(Bloomberg) -- The U.S. Justice Department sent the strongest signal yet that it’s prepared to take on technology giants like Facebook and Google, announcing a broad antitrust review into whether the companies are using their power to thwart competition.The department’s antitrust division disclosed plans Tuesday to scrutinize tech platforms following mounting criticism across Washington that the companies have become too big and too powerful. The department didn’t specify which firms it would look at but strongly suggested Facebook Inc., Alphabet Inc.’s Google and Amazon.com Inc. are in the cross-hairs.“The history of these DOJ investigations is that they kill the company that they investigate” as the firm turns its focus to defending itself, said Mark Grady, a law professor at the University of California Los Angeles. “It’s a giant distraction.”The announcement marks latest sign of the escalating pressure coming down on tech giants, from Capitol Hill to President Donald Trump, who accuses the companies of silencing conservative views. The giants of the industry are under fire over massive collection of user data, failing to police content on their platforms, and claims that they are harming competition and reducing choices for consumers.The spotlight on the industry will carry into Wednesday when a record $5 billion privacy fine against Facebook is set to be announced by the Federal Trade Commission for a series of privacy violations.The Justice Department review, led by antitrust chief Makan Delrahim, represents a new level of scrutiny of the industry after news in May that the U.S. antitrust agencies carved up oversight of four tech giants, with the department taking Google and Apple Inc., and the FTC claiming Facebook and Amazon.Companies are now potentially exposed to investigations by both agencies, because their accord calls for separating the scrutiny by business practices, according to two people familiar with the matter. The Justice Department in its statement suggested that possibility because it signaled that it would look at Amazon and Facebook, even though the FTC will be examining those companies under the agreement.Attorney General William Barr encouraged the review of the industry, according to one of the people. He met earlier this year with European Union competition chief Margrethe Vestager, who has slapped Google with record fines over antitrust violations, the person said.The department’s scrutiny comes after repeated attacks on the industry’s biggest names by Trump, who is more outspoken on antitrust than any president in possibly a century, said New York University law professor Harry First.The president repeatedly accuses tech platforms of bias against conservative views, which the companies deny, while directing ire toward Amazon founder Jeff Bezos, threatening his company with antitrust enforcement and higher shipping fees.The antitrust division is already taking steps in its inquiry, hearing out third parties who have complaints about competitive harm, according to the people. Its review will look at concerns raised by consumers, businesses and entrepreneurs about search, social media, and online retail, according to the statement.Amazon, Google, Apple and Facebook Inc. declined to comment on the Justice Department’s announcement.For more: YouTube’s Trampled Foes Plot Antitrust RevengeTech giants are separately contending with a broad investigation by the House antitrust panel led by David Cicilline, a Rhode Island Democrat. Cicilline on Tuesday accused Facebook, Google and Amazon of “evasive, incomplete, or misleading answers” when their executives testified before his committee last week.“We should all welcome greater scrutiny of dominant online platforms,” he said after the Justice Department’s announcement. “Unfortunately, I don’t have a lot of confidence that Donald Trump’s Justice Department will put the interests of working people ahead of billionaires for a change.”Still, the move was cheered by others.“American consumers and news publishers desperately need high tech markets to be more competitive,” said Dina Srinivasan, a former digital advertising executive who wrote a paper titled “The Antitrust Case Against Facebook.”“Increased competition will help to solve the systemic privacy problems that consumers face with companies like Google and Facebook,” she said.While the Justice Department pursues its own review, FTC Chairman Joseph Simons earlier this year formed a task force to investigate conduct in the industry and review past acquisitions to determine whether mergers harmed competition.The efforts put pressure on antitrust enforcers to bring cases against tech companies, said William Kovacic, a former FTC commissioner who is now a professor at George Washington University Law School.“All of this creates momentum. You can only go so far in saying we’re doing investigations, we’re going to do this broad study before you have committed yourself to say we’re going to take enforcement action,” he said. “Can you imagine standing in front of a press conference and saying, never mind, we didn’t find anything?”\--With assistance from Mark Bergen, Vicky Graham and Ben Brody.To contact the reporters on this story: David McLaughlin in Washington at email@example.com;Kurt Wagner in San Francisco at firstname.lastname@example.org;Naomi Nix in Washington at email@example.comTo contact the editors responsible for this story: Sara Forden at firstname.lastname@example.org, John HarneyFor more articles like this, please visit us at bloomberg.com©2019 Bloomberg L.P.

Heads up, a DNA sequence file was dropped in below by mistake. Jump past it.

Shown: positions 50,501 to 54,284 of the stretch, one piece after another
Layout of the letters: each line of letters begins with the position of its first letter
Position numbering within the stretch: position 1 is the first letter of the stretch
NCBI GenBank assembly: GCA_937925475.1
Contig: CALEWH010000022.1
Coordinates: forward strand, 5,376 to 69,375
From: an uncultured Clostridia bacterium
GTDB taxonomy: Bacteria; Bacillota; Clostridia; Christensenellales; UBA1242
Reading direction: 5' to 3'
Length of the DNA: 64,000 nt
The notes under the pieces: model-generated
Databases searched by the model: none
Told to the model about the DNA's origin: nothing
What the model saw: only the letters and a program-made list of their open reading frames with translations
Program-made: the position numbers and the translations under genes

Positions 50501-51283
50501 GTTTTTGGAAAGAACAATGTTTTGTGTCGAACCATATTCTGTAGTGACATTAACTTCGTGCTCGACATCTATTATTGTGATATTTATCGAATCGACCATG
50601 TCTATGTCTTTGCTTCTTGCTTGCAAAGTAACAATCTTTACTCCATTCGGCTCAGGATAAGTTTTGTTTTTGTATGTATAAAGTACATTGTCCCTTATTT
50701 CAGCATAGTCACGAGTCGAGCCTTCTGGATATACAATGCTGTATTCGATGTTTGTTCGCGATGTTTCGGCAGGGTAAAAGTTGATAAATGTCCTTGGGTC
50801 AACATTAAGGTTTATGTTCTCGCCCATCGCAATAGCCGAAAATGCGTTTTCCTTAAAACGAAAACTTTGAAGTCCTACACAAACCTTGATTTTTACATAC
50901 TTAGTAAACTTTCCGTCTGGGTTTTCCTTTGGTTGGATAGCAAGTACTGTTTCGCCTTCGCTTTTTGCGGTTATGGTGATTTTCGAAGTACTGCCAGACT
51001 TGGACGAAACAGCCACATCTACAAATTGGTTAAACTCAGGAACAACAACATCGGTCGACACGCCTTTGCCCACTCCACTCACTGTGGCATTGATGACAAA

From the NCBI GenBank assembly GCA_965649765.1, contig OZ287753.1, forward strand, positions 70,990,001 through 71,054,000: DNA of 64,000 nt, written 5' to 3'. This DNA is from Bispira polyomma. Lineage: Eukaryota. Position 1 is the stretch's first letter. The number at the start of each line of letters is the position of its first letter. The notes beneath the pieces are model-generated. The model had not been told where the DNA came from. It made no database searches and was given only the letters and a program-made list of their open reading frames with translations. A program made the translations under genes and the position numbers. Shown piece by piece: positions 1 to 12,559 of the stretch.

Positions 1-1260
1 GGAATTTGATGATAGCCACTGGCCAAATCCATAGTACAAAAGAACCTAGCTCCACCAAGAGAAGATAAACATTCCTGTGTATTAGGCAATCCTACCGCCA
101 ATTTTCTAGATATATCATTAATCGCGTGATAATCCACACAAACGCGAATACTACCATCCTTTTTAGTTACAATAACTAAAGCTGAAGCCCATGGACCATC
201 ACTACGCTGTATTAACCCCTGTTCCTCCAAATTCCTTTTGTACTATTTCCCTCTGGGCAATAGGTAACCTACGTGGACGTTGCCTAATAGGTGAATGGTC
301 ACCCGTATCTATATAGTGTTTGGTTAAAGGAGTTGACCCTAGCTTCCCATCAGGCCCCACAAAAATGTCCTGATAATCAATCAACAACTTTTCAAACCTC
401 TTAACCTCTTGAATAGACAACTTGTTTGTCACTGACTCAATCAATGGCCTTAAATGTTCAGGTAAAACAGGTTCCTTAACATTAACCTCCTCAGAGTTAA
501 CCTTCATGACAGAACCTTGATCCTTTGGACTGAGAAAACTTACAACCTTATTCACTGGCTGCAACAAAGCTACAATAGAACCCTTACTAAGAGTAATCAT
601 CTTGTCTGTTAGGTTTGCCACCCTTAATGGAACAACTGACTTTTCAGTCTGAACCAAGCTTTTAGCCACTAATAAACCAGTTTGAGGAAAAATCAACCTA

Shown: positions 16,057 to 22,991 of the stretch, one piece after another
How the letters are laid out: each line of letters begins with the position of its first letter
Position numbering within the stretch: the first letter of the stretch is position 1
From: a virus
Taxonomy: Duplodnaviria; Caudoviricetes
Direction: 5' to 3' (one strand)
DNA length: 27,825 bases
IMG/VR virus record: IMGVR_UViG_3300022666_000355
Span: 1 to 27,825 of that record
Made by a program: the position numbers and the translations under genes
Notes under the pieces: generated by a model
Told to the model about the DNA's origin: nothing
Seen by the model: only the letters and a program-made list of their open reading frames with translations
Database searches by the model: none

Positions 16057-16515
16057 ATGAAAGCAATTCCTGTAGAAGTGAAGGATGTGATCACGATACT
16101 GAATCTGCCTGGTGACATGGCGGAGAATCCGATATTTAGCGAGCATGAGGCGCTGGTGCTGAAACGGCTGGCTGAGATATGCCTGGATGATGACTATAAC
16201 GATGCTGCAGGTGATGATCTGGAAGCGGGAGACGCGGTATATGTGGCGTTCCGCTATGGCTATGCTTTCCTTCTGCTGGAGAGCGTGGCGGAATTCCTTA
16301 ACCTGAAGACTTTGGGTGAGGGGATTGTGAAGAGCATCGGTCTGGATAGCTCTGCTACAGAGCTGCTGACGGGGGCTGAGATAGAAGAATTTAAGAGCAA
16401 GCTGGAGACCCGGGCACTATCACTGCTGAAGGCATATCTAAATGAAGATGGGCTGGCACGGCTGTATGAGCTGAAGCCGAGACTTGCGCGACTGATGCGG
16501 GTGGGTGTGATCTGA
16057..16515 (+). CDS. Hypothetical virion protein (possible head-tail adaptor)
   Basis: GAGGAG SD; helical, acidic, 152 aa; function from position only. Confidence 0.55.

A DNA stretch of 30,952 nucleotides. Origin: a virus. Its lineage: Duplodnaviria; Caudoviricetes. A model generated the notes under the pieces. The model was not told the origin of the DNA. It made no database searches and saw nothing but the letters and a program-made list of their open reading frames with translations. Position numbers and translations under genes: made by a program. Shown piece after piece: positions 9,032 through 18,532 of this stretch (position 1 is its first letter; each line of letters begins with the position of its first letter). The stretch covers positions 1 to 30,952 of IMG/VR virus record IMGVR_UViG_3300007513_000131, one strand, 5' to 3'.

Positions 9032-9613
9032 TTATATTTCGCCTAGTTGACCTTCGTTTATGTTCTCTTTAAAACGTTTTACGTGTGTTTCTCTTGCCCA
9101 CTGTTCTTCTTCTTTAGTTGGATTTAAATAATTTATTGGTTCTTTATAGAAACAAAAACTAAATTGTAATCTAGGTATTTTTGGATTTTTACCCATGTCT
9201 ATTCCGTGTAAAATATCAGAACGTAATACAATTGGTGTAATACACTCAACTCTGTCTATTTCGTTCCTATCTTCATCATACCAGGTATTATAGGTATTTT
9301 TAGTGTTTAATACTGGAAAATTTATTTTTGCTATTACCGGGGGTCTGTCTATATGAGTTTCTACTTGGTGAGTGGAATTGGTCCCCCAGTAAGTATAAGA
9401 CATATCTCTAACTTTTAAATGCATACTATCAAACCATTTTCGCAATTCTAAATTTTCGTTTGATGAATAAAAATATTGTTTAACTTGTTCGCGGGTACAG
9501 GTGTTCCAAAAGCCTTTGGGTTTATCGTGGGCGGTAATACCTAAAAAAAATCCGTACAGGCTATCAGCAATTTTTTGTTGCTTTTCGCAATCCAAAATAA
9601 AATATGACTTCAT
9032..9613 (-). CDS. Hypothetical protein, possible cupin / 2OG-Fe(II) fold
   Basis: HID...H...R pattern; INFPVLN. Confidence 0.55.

Twitter's (TWTR) second-quarter 2019 results are expected to benefit from its initiatives, including security measures to boost user engagement, despite increasing competition for ad dollars.
Facebook's (FB) second-quarter 2019 results are likely to benefit from aggressive video push, improving ad transparency and increasing monetization opportunities on Instagram.
Dow Jones futures: Amazon, Facebook, Google and Apple fell as the DOJ said will probe Big Tech online dominance. Chipotle Mexican Grill, Snap and Texas Instruments soared on earnings.